Policy Behind California’s Child Support Calculation
California child support is calculated using the State Uniform Guideline which is an algebraic formula contained in Family Code § 4053. The algebraic formula factors in
(1) the amount of both parents’ income that can be used for child support,
(2) the higher earning parent’s net monthly disposable income,
(3) the higher earning parent’s percentage of time in which they will have primary physical responsibility of the child relative to the other parent, and
(4) the total net monthly disposable income of both parents.
Unfortunately for the high-earning parent the formula weighs income and time available for primary physical responsibility of the child. Indeed, in awarding custody the court is guided in part by the nature and amount of contact the child has with both parents and the harm from disrupting established patterns of care. In effect, the higher-earning parent who must dedicate their time to work is at a disadvantage in the calculation compared to the stay-at-home parent.
Family Code Section 4053
The policies behind the State Uniform Guideline are codified in Family Code § 4053 and explain in part why the guideline places a greater burden on the working parent vs. the stay-at-home parent. According to § 4053 the court must adhere to the following principles when implementing the State Uniform Guideline:
- A parent’s first and principal obligation is to support his or her minor children according to the parent’s circumstances and station in life.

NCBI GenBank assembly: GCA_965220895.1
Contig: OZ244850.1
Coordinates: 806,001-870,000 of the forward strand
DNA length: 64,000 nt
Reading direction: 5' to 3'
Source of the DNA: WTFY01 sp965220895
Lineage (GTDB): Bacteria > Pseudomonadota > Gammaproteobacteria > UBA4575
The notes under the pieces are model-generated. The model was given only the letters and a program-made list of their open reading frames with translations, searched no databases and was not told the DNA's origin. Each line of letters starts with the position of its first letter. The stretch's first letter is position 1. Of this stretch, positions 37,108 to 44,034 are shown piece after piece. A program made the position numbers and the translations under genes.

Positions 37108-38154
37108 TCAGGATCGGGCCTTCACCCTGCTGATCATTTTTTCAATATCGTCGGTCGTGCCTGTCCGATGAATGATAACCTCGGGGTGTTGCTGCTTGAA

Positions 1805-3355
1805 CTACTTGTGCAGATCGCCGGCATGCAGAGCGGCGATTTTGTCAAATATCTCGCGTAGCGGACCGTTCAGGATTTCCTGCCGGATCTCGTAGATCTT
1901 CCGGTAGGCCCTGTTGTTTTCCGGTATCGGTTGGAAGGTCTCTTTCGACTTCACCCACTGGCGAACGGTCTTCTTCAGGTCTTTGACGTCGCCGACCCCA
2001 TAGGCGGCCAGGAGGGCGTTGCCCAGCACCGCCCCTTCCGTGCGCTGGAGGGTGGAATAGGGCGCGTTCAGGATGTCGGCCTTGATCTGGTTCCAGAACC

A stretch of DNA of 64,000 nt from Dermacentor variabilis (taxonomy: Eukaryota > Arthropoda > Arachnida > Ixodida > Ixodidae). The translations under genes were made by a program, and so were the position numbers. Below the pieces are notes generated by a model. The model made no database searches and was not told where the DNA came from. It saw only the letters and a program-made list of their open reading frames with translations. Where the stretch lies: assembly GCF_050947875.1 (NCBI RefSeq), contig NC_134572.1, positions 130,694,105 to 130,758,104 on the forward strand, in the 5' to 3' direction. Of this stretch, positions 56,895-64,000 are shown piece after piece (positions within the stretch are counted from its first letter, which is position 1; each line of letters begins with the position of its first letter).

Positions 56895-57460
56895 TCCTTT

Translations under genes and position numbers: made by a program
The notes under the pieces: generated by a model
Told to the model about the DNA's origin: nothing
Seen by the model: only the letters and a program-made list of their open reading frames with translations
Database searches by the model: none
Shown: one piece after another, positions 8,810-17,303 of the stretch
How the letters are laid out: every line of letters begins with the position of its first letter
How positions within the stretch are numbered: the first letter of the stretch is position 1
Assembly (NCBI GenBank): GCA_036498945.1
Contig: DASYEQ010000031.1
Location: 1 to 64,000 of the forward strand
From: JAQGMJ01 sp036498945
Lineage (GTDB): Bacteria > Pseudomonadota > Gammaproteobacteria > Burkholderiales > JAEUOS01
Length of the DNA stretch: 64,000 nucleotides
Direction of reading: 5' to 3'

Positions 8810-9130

- Both parents are mutually responsible for the support of their children.
- The guideline takes into account each parent’s actual income and level of responsibility for the children.
- Each parent should pay for the support of the children according to his or her ability.
- The guideline seeks to place the interests of children as the state’s top priority.
- Children should share in the standard of living of both parents. Child support may therefore appropriately improve the standard of living of the custodial household to improve the lives of the children.
- Child support orders in cases in which both parents have high levels of responsibility for the children should reflect the increased costs of raising the children in two homes and should minimize significant disparities in the children’s living standards in the two homes.
- The financial needs of the children should be met through private financial resources as much as possible.
- It is presumed that a parent having primary physical responsibility for the children contributes a significant portion of available resources for the support of the children.
- The guideline seeks to encourage fair and efficient settlements of conflicts between parents and seeks to minimize the need for litigation.
- The guideline is intended to be presumptively correct in all cases, and only under special circumstances should child support orders fall below the child support mandated by the guideline formula.
- Child support orders must ensure that children actually receive fair, timely, and sufficient support reflecting the state’s high standard of living and high costs of raising children compared to other states.